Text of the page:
History of Labor Day
The holiday that marks the end of summer and the beginning of football season, the first Monday in September is Labor Day in the U.S. Marked by parades, barbecues, and a day off from work, it celebrates the accomplishments of the labor movement in making working conditions safer and assuring adequate time off from work. When enjoying the peaceful, fun way that Labor Day is celebrated we often forget the stormy events that eventually brought about the working conditions we enjoy today.
The Industrial Revolution brought many changes to American society: cheaper manufactured goods, plentiful urban jobs and uniform products, among others. It also brought terrible exploitation of workers in the form of ten to twelve-hour work days, child labor, seven-day work weeks and often unsafe working conditions. Surprised consumers might find a detached finger in their jam jar because canning equipment had maimed a worker, who would then be laid off with no medical treatment or benefits from the careless employer. There were disasters like the Triangle Shirtwaist fire in New York City, where 146 people died because they were locked in the upper floors to sew garments when a fire broke out in the building and the firemen’s ladders couldn’t reach that high. Most of the workers were women, aged fourteen to forty-three, mostly newly arrived immigrants. Locking workers in was a common practice.
The Haymarket Riot of May 4, 1886 in Chicago, in which about fifty workers and sixty policemen were killed, influenced President Grover Cleveland to establish Labor Day in September rather than the more universally celebrated May first, International Workers’ Day, fearing that a May holiday would be a commemoration of the massacre.
The Federation of Organized Trades and Labor Unions had set May 1, 1886, as the time that the eight-hour work day, with no cut in pay, should become standard. Employers were not in agreement. On that day in Chicago, approximately thirty-five thousand workers went on strike in support of the eight-hour day, with about ten thousand workers each striking in New York, Detroit, Milwaukee and other major industrial cities. Rallies were held across the country and it is estimated that half a million workers took part, in all. The strike remained peaceful until the end of the third day when Chicago workers confronted strikebreakers and police fired on the crowd, killing at least two people. A peaceful rally was called for the following day at Haymarket Square.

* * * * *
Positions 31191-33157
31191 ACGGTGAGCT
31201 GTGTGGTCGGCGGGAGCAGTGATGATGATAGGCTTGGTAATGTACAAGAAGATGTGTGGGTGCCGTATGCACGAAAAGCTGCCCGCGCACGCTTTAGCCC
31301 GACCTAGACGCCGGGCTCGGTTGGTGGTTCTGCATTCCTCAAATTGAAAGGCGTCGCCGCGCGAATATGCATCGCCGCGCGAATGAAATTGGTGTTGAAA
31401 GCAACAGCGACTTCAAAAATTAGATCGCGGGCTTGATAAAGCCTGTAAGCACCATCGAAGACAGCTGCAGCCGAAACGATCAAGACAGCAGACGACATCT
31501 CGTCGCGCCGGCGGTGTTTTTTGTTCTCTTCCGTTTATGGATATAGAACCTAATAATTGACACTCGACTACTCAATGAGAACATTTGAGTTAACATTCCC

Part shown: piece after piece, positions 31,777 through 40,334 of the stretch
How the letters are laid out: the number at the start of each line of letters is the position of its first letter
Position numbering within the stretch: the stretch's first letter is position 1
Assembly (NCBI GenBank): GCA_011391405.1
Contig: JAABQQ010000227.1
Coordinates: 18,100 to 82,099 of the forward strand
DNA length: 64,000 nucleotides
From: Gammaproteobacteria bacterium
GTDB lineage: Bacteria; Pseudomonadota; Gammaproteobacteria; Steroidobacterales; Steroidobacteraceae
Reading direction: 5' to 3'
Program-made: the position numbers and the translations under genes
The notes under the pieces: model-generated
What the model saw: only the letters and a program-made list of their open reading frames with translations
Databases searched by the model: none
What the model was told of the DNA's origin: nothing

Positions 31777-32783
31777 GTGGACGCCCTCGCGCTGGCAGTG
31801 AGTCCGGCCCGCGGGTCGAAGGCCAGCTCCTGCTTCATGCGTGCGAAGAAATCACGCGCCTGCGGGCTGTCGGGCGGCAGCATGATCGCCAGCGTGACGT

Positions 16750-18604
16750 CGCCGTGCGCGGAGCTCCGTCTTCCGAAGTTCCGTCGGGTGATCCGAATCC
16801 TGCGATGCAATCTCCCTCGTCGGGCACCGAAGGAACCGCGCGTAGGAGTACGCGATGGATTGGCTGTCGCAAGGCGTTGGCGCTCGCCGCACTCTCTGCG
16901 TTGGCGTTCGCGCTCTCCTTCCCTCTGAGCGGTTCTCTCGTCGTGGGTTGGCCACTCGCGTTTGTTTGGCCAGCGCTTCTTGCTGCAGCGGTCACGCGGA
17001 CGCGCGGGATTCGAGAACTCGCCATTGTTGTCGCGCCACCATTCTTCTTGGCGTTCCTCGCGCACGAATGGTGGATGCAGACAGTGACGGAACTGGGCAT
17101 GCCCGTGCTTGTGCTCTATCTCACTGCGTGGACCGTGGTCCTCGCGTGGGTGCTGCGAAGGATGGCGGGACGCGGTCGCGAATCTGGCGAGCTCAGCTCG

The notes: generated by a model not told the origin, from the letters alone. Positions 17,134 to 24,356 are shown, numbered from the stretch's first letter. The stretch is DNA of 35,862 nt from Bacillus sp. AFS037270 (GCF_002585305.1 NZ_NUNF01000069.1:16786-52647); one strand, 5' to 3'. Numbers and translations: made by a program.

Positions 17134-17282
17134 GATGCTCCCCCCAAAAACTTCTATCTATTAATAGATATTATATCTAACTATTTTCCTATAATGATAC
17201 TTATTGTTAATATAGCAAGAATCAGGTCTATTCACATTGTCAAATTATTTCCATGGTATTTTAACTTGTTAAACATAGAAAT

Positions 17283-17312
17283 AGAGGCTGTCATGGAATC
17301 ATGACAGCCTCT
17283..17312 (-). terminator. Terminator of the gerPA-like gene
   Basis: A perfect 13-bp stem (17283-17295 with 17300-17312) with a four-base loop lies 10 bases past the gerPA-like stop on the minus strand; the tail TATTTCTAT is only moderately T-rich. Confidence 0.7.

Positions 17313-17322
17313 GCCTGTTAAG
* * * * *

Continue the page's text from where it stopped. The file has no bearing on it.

May 4 was rainy but a crowd turned out to hear speakers who admonished them to stick together in the efforts toward an eight-hour work day. When the last of the speakers was addressing the crowd, mounted police arrived telling them to disperse in spite of the peaceful nature of the assembly. Someone from the crowd threw a homemade bomb in the path of the policeman’s horse which exploded killing the policeman and injuring several others. With this provocation the police began firing on the unarmed crowd, but in the darkness may have wounded their own as well as those in the rally. Eight anarchists were arrested and sentenced harshly for having made bombs similar to the one that was thrown. Anti-union sentiment ran high and donations for medical treatment of injured policemen poured in.
This year, as we enjoy Labor Day, take a moment to remember those who fought for the good working conditions that we enjoy today in America. And when you go back to work on Tuesday, toast them with your coffee or tea during your coffee break, remember them when you use the toilet as needed, and think of them when you punch out at the end of an eight-hour work day. We have the labor movement to thank for all of these things.